- The Washington Times - Friday, April 18, 2003

Movies based on recurring "Saturday Night Live" characters have a horrific track record. For every success like "Wayne's World," there's "The Coneheads," "Superstar" or "A Night at the Roxbury" to remind us how problematic the transition can be.

So, a film inspired by a character from a modest WB sketch show seems a sure bet to stink up a cineplex near you.

"Malibu's Most Wanted" defies that stone-cold logic.

Jamie Kennedy lifts his bumbling white-rapper persona from "JKX: The Jamie Kennedy Experiment" and gives him plenty of slick comic support. Not simply a series of loosely connected gags, this rap comedy is far more coherent than anyone had a right to expect.

Most welcome is how inoffensive this genial farce is, considering that it banks so heavily on rap stereotypes for its humor.

It even sandwiches in a sweet love story between Mr. Kennedy's B-Rad and a brassy beautician played by Regina Hall ("Scary Movie").

B-Rad is an innocent who sincerely adores rap culture. Detractors brush him off, calling him Snowflake, Saltine, even the White Kong after he pulls off an improbable gang victory late in the film. Nothing bothers him, except the gnawing fear that he may be the worst rapper in his or any other 'hood.

Mind you, "Malibu's Most Wanted" is no grand farce. The film's "just be yourself" psychobabble immediately wears thin, and only so much comic mileage can be made from a rap poseur who constantly brays, "Don't be hatin'."

Brad "B-Rad" Gluckman lives the life of any other spoiled, neglected rich kid from "the 'bu" that's Malibu to you and me. He spends his time either in his "crib," a gorgeous, sun-drenched mansion, or the local coffee shop, where he busts his rhymes to anyone unlucky enough to sit nearby.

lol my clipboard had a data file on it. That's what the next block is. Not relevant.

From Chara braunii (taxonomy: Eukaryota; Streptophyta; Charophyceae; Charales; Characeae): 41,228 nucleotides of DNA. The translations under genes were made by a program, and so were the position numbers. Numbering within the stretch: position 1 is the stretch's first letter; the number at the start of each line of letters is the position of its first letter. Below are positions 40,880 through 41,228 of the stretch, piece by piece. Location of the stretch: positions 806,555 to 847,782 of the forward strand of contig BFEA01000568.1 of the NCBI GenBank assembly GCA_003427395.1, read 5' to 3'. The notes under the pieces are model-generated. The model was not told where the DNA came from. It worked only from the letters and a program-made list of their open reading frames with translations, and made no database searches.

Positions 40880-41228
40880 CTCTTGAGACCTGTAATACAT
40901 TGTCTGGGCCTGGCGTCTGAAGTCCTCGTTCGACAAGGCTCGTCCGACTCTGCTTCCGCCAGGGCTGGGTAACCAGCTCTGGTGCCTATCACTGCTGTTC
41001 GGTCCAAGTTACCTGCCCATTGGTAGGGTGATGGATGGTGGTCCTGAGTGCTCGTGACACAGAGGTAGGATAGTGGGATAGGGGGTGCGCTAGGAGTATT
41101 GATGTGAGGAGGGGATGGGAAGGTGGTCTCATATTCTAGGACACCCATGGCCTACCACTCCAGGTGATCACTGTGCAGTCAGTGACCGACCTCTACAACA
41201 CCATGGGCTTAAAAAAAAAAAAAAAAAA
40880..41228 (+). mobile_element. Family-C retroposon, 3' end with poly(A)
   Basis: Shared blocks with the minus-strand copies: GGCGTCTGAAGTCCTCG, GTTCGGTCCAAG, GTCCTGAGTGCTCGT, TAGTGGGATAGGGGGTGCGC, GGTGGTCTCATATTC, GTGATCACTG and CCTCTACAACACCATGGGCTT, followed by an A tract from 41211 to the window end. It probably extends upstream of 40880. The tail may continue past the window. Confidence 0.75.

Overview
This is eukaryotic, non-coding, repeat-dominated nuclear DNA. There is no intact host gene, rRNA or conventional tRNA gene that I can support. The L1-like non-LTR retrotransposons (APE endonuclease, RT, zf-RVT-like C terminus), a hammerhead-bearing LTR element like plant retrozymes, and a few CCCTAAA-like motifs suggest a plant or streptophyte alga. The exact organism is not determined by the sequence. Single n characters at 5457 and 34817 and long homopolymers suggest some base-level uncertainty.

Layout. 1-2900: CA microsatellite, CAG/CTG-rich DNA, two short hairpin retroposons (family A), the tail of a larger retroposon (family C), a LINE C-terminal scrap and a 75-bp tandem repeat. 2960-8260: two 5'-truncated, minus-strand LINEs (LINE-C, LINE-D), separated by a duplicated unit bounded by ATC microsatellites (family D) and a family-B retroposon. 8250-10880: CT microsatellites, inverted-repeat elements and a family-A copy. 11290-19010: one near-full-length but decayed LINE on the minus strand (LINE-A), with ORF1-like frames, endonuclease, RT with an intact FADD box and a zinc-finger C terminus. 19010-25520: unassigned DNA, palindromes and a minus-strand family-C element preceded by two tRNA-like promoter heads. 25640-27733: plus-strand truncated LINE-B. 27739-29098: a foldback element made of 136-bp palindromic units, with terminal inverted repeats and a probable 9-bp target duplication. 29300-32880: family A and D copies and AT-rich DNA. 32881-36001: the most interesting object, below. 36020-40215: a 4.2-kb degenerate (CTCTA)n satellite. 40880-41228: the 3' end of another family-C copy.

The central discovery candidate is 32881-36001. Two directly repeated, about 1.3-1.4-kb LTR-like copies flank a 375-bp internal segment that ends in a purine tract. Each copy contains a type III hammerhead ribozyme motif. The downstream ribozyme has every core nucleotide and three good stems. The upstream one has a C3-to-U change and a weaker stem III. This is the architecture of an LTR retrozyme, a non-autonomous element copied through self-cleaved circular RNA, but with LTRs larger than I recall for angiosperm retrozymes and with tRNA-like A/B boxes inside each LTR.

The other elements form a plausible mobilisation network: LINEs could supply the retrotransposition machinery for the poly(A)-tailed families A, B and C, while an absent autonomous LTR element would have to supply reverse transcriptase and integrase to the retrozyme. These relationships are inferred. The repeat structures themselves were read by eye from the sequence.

Hip-hop is his whole way of life, from his "bling-bling" gold chains to his pastel-colored jumpsuits.

He doesn't get much love from his parents (a game Ryan O'Neal and Bo Derek), so he commiserates with the family's black help, complaining that Gluckman is his "slave name."

When the film opens, the elder Gluckman is running for governor and fears his son's behavior might alienate pockets of potential voters.

His campaign manager (a cool, racially neutral turn by Blair Underwood) hires two classically trained actors to pose as "gangstas" to carjack B-Rad and show him what a real thug's life is all about.

"It might just scare the black out of him," the campaign manager says.

The thespians, Taye Diggs and the ubiquitous Anthony Anderson, bicker over their dramatic motivation as they hold B-Rad hostage, a scheme aided by Miss Hall's ambivalent beautician, Shondra.

The plan soon goes awry, and B-Rad finds himself enmeshed in a real gangsta turf battle.

Mr. Kennedy's delivery, part Eminem, part whiny drone, is the least appealing part of the B-Rad package. The young actor's comic timing his innate strength surpasses that of many of his peers. The comic's throwaway delivery turns wan lines into legitimate chuckles.

The actor doesn't have the comic gravitas of a Jim Carrey or even an Adam Sandler. Yet his performance isn't the eye-bulging, overreaching sort found in too many teen-based comedies. The doughy-faced actor is smarter than that.

So, too, is veteran television director John Whitesell, who guides the increasingly silly proceedings with an assured hand.

A midfilm scene featuring a talking rat, voiced by Snoop Dogg, threatens to careen this vehicle permanently off track, but it recovers nicely, particularly when Mr. Kennedy spoofs Denzel Washington's signature line from "Training Day": "King Kong ain't got nuthin' on me."

Despite its agreeable nature, the film reeks of the small screen, and not just because of B-Rad's roots. The entire production seems minor in scale, down to its scant 80-minute length.

On paper, "Malibu's Most Wanted" should be a debacle on the order of "It's Pat," arguably "SNL's" worst character-driven movie.

Instead, Mr. Kennedy spends his time in "the 'bu" keeping it real real funny, that is.


TITLE: "Malibu's Most Wanted"

RATING: PG-13 (Alcohol use, gangsta-style gunplay, a mild sexual situation)

CREDITS: Directed by John Whitesell, written by Fax Bahr, Adam Small, Jamie Kennedy and Nick Swardson

RUNNING TIME: 80 minutes


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